My first investment as a millionaire is going to be a chauffeur.
I’ve known this since I was a small child, curled up in the backseat next to a stack of Dr. Seuss books. Why would anyone want to drive, I thought, when they could be reading instead? It seemed absurd, this obsession with speed and painted steel coffins. I understood that getting places in a timely manner was sometimes important, but most famous quotations seemed to encourage a view of travel as a journey, not a means to a destination. I liked that idea, since in most of my books a “journey” often meant several run-ins with dragons and princesses or Wookies and Death Stars. Not that I expected to pass the Millenium Falcon on the highway, but if there was nothing interesting out the window, at least I’d have some quiet time with the book in my hands.
Of course, then I turned 16 and received my driver’s license and felt the unnatural power of an internal combustion engine accelerating from 0 to 60. While driving cars didn’t become an obsession, I certainly understood their feral majesty. The so-called “feel of the road” rippled through my body as I skidded around tight northern Michigan curves and galloped over low hills with the speedometer ticking closer to 90. Driving in the summer with the windows down, music roaring, on my way to a slice of sandy beach, my internal priorities became firmly re-ordered. Destination first, journey later. The sooner I reached my goal, the more time I could spend there. Logic.
Perhaps this change had something to do as well with Michigan’s often less-than-striking landscape. There’s only so many times you can pass endless, dried-out fields or strict lines of convict pines before your eyes lose focus and the view out the side window becomes a brown/green/snow blur. Without a book to pass the time, all I had was a cold steering wheel, an assortment of pedals, and a vast landscape of Blah. Who wouldn’t want to pass through that as quickly as possible?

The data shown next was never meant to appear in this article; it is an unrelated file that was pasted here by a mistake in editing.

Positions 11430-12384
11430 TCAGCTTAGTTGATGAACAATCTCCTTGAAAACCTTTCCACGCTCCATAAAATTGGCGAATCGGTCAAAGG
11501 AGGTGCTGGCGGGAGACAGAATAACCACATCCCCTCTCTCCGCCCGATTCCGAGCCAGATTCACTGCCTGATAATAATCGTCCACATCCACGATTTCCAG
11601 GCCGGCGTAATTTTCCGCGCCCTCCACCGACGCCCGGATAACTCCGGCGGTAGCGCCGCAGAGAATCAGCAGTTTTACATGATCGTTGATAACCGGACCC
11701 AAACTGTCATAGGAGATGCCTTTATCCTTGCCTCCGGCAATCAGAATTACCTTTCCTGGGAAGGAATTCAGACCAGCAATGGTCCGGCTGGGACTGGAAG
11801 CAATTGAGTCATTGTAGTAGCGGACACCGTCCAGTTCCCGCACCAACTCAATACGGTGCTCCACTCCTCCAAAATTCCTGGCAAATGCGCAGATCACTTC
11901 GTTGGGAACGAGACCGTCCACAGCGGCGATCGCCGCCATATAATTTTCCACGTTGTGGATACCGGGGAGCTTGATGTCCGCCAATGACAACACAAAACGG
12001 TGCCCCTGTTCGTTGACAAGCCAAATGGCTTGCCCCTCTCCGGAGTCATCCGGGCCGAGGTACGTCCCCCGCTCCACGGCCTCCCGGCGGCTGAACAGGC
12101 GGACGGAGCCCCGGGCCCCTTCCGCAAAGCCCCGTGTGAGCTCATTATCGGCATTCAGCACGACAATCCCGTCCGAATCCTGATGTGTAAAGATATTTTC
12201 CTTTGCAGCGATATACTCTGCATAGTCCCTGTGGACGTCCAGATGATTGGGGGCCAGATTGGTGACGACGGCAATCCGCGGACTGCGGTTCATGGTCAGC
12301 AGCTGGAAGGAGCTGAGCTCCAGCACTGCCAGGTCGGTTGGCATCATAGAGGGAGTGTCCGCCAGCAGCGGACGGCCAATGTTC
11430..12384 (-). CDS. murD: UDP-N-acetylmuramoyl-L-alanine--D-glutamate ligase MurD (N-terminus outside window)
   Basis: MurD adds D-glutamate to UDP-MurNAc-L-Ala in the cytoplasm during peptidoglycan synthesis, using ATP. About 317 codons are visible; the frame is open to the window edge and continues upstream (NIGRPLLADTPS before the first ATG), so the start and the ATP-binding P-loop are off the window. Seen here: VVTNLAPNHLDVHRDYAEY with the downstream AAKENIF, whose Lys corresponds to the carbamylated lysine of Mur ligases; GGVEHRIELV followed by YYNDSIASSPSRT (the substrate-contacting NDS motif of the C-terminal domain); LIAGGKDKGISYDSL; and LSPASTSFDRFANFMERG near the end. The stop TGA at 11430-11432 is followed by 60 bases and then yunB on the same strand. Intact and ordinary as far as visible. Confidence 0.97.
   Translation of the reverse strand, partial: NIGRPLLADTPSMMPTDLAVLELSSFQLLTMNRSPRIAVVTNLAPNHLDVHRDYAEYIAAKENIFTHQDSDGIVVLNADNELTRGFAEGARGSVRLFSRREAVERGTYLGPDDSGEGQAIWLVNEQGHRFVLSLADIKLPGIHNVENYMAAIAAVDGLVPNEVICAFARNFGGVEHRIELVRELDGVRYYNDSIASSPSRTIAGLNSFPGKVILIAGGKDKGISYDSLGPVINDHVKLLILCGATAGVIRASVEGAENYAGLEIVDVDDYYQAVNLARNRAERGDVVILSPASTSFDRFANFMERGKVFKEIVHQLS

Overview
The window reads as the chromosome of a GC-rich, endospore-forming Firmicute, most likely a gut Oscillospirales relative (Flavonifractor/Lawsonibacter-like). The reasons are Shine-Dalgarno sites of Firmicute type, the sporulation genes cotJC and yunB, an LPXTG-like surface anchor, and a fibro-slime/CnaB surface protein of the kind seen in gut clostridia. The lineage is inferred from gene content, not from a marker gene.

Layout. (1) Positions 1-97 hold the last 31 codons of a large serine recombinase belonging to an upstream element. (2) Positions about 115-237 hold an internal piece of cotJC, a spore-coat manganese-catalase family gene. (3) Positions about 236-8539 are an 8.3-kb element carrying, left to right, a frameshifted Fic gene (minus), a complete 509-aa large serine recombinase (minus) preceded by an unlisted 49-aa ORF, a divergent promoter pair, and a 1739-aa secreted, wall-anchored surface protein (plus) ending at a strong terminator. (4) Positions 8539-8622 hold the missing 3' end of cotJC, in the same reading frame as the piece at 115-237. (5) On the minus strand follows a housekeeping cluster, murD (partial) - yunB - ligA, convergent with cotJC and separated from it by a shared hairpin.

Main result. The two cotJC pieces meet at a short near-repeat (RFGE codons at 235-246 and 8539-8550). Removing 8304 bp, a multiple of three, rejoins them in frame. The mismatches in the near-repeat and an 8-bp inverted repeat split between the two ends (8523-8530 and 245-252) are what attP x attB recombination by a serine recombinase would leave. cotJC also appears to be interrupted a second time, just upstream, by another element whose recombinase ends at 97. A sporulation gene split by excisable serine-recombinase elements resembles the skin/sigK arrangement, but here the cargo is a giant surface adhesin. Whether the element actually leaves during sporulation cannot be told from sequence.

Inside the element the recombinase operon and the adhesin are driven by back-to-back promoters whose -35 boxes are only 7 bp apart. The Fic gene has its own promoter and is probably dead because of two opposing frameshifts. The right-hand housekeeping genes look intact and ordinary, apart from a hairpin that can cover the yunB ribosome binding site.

And then I went on a road trip. Driving from New Mexico to Michigan, through Arizona, Utah, Wyoming, and a handful of Midwestern states, I think I saw more landscapes than I ever imagined might exist. Mountains primarily drew my attention – the variety and color and size and simple grandeur. But there were rivers too, and small green hills, and the vast golden plains. And the sky. As integral to the landscape as any landmass, the clouds above pulled the portrait together, crafting a memorable vision that to this day tugs my soul West. Through the windows of an early aughts Ford Taurus I witnessed countless scenes that had previously only existed in my imagination. Maybe there was something to be said for the journey after all.
That was the summer of my junior year at Michigan State. Four years later, I still yearn for a repeat experience. But in the meantime, I’ve taken to looking out the window. Driver or passenger, I eagerly review the world around me as it flies by. There may be fewer mountains or vistas, but there’s still something to see, something more than a long black stripe distantly cleaving the horizon.
And so, I still think having a chauffeur would be awfully nice. After all, it’s difficult to appreciate the full 360 degrees of the world when other drivers, desperately focused on their destination, sadly unaware of the journey, seem compelled to drift between lanes and brake unexpectedly. A chauffeur, trained and paid to drive and deal with such road-mad idiots, would give me all the freedom I need to look in every direction, experience all of my surroundings, and, quite simply, allow the journey to become the destination.